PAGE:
Mitch Wishnowsky’s various talents make 49ers punter invaluable

It’s not just that the Australian out of Utah can flip the field, it’s how he does it

On Thursday, 49ers rookie punter Mitch Wishnowsky sent a high, spinning, knuckling drive that former Pac-12 punt returner extraordinaire Dante Pettis had great difficulty fielding.

On Friday, special teams coordinator Richard Hightower said that Wishnowsky had “a lot of clubs in his bag,” which is to say he’s got a lot of different ways to kick a football. That whirlybird at Pettis? It wasn’t one of them. “That,” Wishnowsky admitted on Friday, “was a bit of a shank.” It was effective, though. “I need to come up with a name for it,” he said with a smile.

Wishnowsky was forced to be versatile as an Australian Rules punter before he came to the United States to try his foot at the American game. With a dizzying array of different boots — among other talents — the fourth-rounder out of Utah may be San Francisco’s most important special teams weapon.

Before training camp, wide receiver Trent Taylor — one of four potential punt returners for the 49ers — called Wishnowsky “filthy.”

“He has some serious hang time,” Taylor said back in June. “I feel like I’m sitting there waiting for it to come down for way too long. Then once you’re there for too long you start overthinking it. That’s what makes him good.”

The 49ers hope Wishnowsky can be as effective as Seattle’s Michael Dickson, the first rookie punter to make a Pro Bowl in 33 years. So far, to watch the group of punt returners — Taylor, Pettis, DJ Reed and Richie James — try and corral Wishnowsky’s shots, he has a chance. Fewer clean catches mean fewer returns, and maybe even the chance to get the ball back on a muff.

“He has balls that he can kick that fall different ways that can give a returner the illusion that it’s going one way and that it will go a different way,” Hightower said.

There’s the banana punt — which drops and dips down to the right — and there’s the spiral left and the spiral right, the low line drive and the big hang time, and a few others he hasn’t named. They depend on the wind, the situation and even the returner.

“There’s loots of different punts you have to be able to do back home playing Aussie football,” Wishnowsky said. “You have to be able to punt on the run, use both feet. There’s ways you can make it curve right or curve left if you’re on a tight angle trying to kick a goal. There’s different ways to manipulate the ball’s flight that you almost have to know as an Aussie Rules footballer.”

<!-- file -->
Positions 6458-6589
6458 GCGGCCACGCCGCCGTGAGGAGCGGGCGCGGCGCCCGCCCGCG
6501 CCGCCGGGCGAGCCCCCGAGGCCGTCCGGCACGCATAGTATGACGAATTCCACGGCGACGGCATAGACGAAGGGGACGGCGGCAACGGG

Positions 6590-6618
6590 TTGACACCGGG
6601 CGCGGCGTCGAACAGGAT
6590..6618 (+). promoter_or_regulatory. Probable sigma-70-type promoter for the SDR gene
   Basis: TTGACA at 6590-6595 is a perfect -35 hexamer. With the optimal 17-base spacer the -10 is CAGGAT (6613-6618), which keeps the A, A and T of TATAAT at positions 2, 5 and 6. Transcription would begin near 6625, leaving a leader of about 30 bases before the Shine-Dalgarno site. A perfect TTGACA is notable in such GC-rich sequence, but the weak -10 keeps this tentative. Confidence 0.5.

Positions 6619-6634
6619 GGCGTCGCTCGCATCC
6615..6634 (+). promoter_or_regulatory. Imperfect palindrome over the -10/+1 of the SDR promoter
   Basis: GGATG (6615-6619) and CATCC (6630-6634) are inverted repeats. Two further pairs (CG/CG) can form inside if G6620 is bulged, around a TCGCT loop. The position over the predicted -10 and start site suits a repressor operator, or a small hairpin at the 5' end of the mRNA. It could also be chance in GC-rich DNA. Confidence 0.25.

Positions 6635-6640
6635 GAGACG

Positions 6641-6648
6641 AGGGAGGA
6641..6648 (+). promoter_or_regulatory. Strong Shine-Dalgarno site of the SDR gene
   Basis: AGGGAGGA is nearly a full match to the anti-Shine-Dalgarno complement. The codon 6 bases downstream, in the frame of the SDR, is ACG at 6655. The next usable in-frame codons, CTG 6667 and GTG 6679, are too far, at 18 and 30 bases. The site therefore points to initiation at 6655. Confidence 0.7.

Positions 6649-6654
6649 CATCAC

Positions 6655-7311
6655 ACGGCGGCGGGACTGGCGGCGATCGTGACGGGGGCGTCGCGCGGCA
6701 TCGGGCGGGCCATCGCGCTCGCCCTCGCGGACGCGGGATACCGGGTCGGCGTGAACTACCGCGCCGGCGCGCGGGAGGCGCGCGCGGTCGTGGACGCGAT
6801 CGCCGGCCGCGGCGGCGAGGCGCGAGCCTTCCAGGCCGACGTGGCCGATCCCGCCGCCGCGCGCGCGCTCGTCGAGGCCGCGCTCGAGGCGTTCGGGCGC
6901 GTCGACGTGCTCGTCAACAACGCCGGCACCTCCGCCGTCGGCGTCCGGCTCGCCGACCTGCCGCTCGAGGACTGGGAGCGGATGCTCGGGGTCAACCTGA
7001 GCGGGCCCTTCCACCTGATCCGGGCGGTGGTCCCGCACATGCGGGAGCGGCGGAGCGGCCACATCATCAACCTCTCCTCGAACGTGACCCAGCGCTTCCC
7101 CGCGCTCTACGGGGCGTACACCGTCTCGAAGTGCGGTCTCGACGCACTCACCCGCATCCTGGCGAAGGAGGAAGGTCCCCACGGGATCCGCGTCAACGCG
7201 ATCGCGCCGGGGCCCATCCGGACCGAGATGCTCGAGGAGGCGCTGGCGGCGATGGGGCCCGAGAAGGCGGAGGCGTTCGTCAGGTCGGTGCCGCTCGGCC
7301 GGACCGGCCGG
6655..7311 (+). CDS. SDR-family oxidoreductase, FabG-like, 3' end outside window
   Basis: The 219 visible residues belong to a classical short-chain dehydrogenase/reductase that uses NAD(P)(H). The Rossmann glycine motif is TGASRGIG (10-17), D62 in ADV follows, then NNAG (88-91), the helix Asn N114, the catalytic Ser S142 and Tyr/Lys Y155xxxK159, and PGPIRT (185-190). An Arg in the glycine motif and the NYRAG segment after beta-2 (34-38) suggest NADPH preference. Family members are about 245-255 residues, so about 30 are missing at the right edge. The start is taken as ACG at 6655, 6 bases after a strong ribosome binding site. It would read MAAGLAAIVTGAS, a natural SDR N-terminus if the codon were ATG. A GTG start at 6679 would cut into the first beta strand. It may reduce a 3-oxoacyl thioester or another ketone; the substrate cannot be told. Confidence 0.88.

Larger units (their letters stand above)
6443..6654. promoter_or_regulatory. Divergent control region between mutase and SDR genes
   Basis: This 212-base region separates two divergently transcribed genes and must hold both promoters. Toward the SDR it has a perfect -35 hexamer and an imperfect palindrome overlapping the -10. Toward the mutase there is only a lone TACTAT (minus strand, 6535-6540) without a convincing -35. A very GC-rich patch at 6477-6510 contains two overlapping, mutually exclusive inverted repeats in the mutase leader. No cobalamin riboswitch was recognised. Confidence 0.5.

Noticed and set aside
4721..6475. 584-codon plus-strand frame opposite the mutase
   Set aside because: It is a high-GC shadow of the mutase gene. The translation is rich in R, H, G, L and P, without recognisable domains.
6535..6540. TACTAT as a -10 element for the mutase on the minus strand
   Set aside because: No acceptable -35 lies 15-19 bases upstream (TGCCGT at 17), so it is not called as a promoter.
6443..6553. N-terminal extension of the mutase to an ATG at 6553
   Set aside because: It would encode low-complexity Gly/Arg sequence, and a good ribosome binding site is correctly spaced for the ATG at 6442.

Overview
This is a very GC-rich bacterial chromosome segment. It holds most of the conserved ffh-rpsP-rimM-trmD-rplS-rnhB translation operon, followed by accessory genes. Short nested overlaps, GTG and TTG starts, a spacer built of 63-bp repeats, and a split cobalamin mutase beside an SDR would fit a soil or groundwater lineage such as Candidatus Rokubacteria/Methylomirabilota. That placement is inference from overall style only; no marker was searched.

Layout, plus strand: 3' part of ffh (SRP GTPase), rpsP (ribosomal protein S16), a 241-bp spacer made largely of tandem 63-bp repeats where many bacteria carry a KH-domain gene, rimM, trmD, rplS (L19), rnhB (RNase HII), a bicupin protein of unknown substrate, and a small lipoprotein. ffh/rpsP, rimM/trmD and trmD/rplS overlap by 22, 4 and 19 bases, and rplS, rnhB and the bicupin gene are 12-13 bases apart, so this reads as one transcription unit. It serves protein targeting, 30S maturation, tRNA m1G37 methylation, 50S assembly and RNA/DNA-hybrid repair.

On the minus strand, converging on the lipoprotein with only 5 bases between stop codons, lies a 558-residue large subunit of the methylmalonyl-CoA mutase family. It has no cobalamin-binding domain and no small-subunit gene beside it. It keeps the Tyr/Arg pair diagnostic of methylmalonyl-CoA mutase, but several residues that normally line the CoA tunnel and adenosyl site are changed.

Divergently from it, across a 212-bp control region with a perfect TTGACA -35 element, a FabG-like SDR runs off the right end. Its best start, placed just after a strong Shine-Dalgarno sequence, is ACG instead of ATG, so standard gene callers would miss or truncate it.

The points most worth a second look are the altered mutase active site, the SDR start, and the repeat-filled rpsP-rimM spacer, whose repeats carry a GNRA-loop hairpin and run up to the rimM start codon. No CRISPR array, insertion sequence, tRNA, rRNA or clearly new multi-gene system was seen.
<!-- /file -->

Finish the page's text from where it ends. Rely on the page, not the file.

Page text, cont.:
Wishnowsky, though, isn’t just a punter. He takes great pride in holding, which he’ll have to do this season for arguably the best kicker in the NFL over the last two years.

When Wishnowsky was drafted, the 49ers had placed the franchise tag on Gould, who had requested a trade. He didn’t sign until just over two weeks ago. That day, he called Wishnowsky, who was working out in Nashville.

“I …missed the call and called him back,” Wishnowsky said. “It was just sort of like, ‘Hey, let’s get to work.’”

The first time they met was the day they reported to camp.

One of the reasons the 49ers made Wishnowsky the highest-picked punter since 2012 was not just his full bag of punting clubs, but the fact that, Hightower said, he was the best collegiate holder he’d ever seen, and one of the best kickers in the NFL needed someone reliable.

While there’s little reason to worry about Wishnowsky’s punting — his record there is sterling — there’s pressure in holding for Gould, whose 72 made field goals and 96.0 field goal percentage over the past two years are the best in the NFL.

“I love holding,” Wishnowsky said. “At the start of my career, it was the most nerve-racking part of the job, but I’ve worked hard on holding and that’s one thing that, you don’t punt every day, but you can hold every day. You don’t need to be fresh to hold. I get a lot of reps at holding. That’s something I take pride in.

“[Gould] basically tells me the way he wants the ball, and other than that, that’s it. He’s not very picky, and he doesn’t miss.”

Wishnowsky does have another talent: He can kick off. In 2017 for Utah, Wishnowsky put 44 of his 65 kickoffs into the end zone, posted a 62.1-yard kickoff average and was 1-of-2 in onside kicks, kicking and recovering an onside kick against Washington. He did not kick off in 2018.

With Bradley Pinion gone, either Gould or Wishnowsky could take kickoff duties. Or both.

Hightower cautioned that Wishnowsky hasn’t kicked off, punted or held in an NFL game, but it’s hard not to think he’ll be doing all three in the first preseason game against Dallas next week.

“Everyone else in the league is going to have to figure out who that guy is going to be, but we know that Robbie is going to do a good job when he kicks off and we know that Mitch is going to do a good job when he kicks off,” Hightower said. “I’m not saying we’re using both of them, I’m saying we can use both of them because we have two guys that can do it.”

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